Thanksgiving may be a uniquely American celebration, but it’s not the only holiday where citizens of the world give thanks. Here’s a quick rundown of how the international community celebrates family and a plentiful harvest.
Canadian Thanksgiving is the international holiday most similar to American Thanksgiving, despite falling a month earlier on the second Monday in October every year. The celebration dates back to when arctic explorer Martin Frobisher, while searching for the Northwest Passage, instead landed in Newfoundland in 1578 and wanted to give thanks for a safe passage across the Atlantic Ocean. Today, Canadians celebrate the day much like their neighbors to the South: with turkey, football games, and overeating with their families.
Korea’s Chuseok is a three-day harvest festival that typically falls on the 15th day of the 8th month of the lunar calendar. During the holiday, family members gather together to give thanks to their ancestors for an abundant harvest and eat traditional dishes, like Songpyeon, together.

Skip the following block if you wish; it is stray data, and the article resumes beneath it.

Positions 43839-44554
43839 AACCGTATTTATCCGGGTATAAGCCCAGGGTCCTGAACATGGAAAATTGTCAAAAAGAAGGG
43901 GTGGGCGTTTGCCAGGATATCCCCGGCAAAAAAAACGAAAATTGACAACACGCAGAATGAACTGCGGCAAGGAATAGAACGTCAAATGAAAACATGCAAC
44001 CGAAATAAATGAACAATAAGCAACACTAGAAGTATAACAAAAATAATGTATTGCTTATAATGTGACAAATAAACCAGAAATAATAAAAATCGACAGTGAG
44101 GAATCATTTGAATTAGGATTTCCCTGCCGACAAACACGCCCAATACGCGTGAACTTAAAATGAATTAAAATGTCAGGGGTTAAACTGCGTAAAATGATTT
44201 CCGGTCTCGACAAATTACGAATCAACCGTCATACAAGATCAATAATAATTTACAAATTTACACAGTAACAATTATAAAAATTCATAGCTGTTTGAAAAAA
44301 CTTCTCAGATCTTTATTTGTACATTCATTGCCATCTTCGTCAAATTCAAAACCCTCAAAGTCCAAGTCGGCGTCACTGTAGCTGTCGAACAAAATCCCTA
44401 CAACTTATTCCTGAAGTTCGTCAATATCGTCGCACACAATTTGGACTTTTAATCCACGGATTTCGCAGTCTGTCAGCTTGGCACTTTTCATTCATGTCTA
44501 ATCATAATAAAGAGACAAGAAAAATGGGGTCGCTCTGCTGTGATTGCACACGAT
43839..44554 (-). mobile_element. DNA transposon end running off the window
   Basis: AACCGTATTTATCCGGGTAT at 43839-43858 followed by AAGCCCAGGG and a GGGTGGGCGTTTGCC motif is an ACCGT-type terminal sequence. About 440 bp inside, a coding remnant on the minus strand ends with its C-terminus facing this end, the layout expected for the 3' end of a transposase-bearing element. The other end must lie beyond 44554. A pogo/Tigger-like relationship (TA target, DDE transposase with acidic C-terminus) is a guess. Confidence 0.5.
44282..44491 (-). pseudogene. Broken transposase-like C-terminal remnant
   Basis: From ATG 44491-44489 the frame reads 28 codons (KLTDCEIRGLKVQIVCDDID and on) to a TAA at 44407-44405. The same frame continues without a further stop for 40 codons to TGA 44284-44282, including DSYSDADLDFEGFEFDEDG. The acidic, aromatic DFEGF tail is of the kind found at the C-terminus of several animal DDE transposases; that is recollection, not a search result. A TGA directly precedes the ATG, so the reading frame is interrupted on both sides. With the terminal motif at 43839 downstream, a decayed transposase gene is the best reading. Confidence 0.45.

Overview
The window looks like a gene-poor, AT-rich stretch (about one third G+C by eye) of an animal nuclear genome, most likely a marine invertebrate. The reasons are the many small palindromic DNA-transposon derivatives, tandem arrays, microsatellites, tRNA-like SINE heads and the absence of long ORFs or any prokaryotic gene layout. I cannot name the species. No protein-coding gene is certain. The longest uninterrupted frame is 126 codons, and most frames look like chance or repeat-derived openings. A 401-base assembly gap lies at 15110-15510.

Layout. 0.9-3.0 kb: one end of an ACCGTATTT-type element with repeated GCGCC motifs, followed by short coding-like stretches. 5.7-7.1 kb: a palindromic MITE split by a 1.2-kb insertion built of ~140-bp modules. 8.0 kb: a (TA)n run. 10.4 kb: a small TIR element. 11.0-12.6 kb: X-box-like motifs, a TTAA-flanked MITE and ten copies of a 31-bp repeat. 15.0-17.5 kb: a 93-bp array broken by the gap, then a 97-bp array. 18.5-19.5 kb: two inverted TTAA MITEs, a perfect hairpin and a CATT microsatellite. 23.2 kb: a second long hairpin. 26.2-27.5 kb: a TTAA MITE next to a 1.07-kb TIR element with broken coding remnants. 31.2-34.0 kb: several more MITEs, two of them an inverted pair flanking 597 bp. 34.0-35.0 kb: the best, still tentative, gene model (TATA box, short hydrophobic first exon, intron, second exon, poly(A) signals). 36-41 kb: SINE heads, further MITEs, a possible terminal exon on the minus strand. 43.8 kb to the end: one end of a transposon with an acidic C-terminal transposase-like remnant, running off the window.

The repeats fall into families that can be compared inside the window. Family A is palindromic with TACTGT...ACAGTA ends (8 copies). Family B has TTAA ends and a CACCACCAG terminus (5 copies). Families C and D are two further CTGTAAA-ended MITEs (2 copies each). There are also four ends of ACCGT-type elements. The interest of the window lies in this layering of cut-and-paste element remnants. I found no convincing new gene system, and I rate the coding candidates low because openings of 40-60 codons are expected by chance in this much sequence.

Barbados’s Crop Over harvest festival dates back hundreds of years and, according to the country’s National Cultural Foundation, emerged out of the tensions in the meeting and merging of the island’s British and West African heritage. Today, the festival is a major holiday for the country and has evolved into an eight-week celebration of music, dancing, cultural presentations and more.
Mehregan, also referred to as the Festival of Autumn, is an ancient Iranian holiday and essentially the Persian version of Thanksgiving. It celebrates the fall season and harvest.
Erntedankfest, or the harvest festival of thanks, is celebrated in Germany, Austria, Switzerland and other German-speaking countries. The fest is primarily a rural and a religious celebration held in the last week of September or the first week of October.